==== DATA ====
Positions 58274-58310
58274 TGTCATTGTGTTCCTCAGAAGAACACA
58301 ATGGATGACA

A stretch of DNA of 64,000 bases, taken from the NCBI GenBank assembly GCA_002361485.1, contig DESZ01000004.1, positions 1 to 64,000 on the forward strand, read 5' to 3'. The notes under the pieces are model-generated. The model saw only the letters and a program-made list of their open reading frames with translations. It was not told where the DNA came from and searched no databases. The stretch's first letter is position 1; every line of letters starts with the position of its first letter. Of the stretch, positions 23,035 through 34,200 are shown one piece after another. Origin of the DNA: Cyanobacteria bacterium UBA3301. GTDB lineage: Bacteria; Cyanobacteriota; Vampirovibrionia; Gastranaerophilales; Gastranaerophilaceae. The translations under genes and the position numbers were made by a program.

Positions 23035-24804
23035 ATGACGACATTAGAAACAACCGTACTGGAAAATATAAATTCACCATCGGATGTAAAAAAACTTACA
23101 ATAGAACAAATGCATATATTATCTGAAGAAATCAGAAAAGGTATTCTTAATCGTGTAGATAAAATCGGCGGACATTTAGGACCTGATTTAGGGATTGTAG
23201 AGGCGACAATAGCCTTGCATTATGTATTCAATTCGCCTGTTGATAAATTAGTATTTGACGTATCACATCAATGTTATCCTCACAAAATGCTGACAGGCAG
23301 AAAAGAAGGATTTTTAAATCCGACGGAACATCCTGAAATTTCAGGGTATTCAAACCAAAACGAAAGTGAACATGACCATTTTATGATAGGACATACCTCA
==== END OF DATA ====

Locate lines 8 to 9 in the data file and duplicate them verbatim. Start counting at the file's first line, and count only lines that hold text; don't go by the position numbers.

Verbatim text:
23201 AGGCGACAATAGCCTTGCATTATGTATTCAATTCGCCTGTTGATAAATTAGTATTTGACGTATCACATCAATGTTATCCTCACAAAATGCTGACAGGCAG
23301 AAAAGAAGGATTTTTAAATCCGACGGAACATCCTGAAATTTCAGGGTATTCAAACCAAAACGAAAGTGAACATGACCATTTTATGATAGGACATACCTCA